Rakuten founder and chief executive officer Mickey Mikitani at this year's Mobile World Congress in Barcelona. The Japanese Amazon rival is about to open a crypto-currency exchange. Photo: AFP

This week, while rising crypto-currency markets have held on to their gains and have started to consolidate at their new trading range, the biggest story to come out of the industry is the delisting of Bitcoin SV by the world’s largest digital asset exchange, Binance.

The move followed an online spat between Binance boss Changpeng Zhao and Australian computer scientist Craig Wright, who has made several – many say fraudulent – claims to be the father of Bitcoin father Satoshi Nakamoto. It has spurred a debate over corporate control over the future of crypto tokens and whether it was a decision that improves or weakens the crypto ecosystem as a whole.

In a similar move, Japan’s SBI Virtual Currency exchange announced it would be delisting Bitcoin Cash, the original fork of Bitcoin SV. The firm cited declining market capitalization and security vulnerabilities as part of its reasoning for its decision. It does, however, seem like another bizarre twist in this “game of coins” since Bitcoin Cash is the fourth largest crypto-currency by market cap with US$5.5 billion.

In Japan, the local version of Amazon has opened the digital doors for registrations for a new crypto-currency exchange. Internet and e-commerce giant Rakuten has invited existing customers, holding either a Rakuten Bank account or member ID, to sign up for their new crypto services. A crypto trading mobile app will also be launched for the Rakuten Wallet platform. Japan’s Financial Service Agency issued an elusive crypto license to the firm last month, enabling it to operate as a virtual currency exchange service provider under the country’s Payment Service Act.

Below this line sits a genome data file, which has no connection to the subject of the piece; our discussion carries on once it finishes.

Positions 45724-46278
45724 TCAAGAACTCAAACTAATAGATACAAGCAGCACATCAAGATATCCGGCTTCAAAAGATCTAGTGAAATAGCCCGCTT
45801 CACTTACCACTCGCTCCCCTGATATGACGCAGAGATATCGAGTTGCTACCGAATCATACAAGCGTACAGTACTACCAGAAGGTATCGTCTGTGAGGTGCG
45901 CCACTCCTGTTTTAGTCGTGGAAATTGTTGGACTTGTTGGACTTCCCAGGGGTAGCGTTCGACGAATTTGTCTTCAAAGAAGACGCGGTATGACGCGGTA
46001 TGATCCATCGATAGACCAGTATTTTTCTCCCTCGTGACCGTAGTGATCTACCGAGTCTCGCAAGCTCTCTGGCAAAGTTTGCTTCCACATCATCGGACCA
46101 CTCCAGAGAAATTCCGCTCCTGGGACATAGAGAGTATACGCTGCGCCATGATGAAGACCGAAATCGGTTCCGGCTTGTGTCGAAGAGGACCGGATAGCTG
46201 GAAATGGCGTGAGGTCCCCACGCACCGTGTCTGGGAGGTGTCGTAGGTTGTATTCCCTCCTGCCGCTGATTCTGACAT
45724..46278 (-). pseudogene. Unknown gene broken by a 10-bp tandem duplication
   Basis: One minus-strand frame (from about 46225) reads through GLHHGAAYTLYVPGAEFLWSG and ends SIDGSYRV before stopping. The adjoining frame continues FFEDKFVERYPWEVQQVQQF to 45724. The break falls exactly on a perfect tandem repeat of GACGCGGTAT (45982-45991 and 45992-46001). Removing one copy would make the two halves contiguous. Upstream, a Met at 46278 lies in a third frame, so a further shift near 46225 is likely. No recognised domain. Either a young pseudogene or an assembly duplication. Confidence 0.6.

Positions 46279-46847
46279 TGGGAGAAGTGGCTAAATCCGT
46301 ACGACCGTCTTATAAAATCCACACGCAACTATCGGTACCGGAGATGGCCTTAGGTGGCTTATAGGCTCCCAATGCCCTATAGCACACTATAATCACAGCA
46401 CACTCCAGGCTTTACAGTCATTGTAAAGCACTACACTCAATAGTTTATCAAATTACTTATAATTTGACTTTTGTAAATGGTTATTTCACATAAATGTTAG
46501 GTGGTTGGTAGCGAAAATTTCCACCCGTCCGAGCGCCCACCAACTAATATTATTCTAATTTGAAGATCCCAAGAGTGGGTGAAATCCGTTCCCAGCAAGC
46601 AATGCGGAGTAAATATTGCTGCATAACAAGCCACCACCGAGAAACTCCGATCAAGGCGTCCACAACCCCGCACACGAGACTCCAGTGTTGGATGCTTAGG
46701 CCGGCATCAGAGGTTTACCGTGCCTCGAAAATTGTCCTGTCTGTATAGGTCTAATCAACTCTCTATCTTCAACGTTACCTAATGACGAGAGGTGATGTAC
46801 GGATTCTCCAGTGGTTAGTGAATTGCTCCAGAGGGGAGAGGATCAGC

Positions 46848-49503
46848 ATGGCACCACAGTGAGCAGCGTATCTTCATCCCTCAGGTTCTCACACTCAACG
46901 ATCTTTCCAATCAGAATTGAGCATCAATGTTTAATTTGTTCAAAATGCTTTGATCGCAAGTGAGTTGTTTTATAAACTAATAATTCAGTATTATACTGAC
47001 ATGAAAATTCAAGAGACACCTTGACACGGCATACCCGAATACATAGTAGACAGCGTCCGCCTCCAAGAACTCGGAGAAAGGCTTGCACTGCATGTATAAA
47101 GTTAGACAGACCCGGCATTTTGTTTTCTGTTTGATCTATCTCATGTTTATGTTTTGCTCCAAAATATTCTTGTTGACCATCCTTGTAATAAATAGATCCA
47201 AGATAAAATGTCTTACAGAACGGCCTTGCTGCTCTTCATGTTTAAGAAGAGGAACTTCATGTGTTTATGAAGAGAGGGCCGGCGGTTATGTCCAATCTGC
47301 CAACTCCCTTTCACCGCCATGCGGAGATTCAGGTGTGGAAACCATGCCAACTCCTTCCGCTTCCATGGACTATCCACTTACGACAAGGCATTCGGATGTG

The Japanese Financial Service Agency was in the news again this week when it announced it will now require crypto-currency exchanges to strengthen internal oversight of the cold wallets used for digital asset storage. Following a number of security breaches last year, the regulator body has encouraged a shift from online exchange-based hot wallets to a more robust and secure method of storing crypto-currencies offline. Japan continues to forge ahead, making the industry a safe one for investors, while China still wants nothing to do with it.

San Fransciso-based Ripple has announced expansion into the Philippines that, together with Mexico, will now be linked by the forum’s xRapid platform. Ripple says it is a serious competitor to the SWIFT international settlement network, as its platform allows for fast and low-cost cross border transactions using its native XRP token as an intermediary. According to Ripple Product senior vice-president Asheesh Birla, the launch has been successful and the company is looking to expand into other nations. XRP had a 7% price boost on the news during trading this week.

Also expanding into Asia is US exchange Coinbase, which this week announced it will be providing crypto trading services to 11 more countries. India, Hong Kong, South Korea, Indonesia, the Philippines and New Zealand are on the list, in addition to five more in Latin America. Customers in these new markets will now have full access to Coinbase trading platforms and mobile apps.

Meanwhile, in Thailand, an American Bitcoin investor has been getting grief over a waterborne “seastead” home located close to Thai waters. The Royal Thai Navy accused him of violating the country’s sovereignty by building a maritime homestead and has since canceled his visa. The floating home was erected off the coast of Phuket where early Bitcoin adopter Chad Andrew Elwartowski lived with his Thai girlfriend. Thailand’s immigration head deemed the pair, and their Bitcoin-funded floating home, a threat to Thai society.

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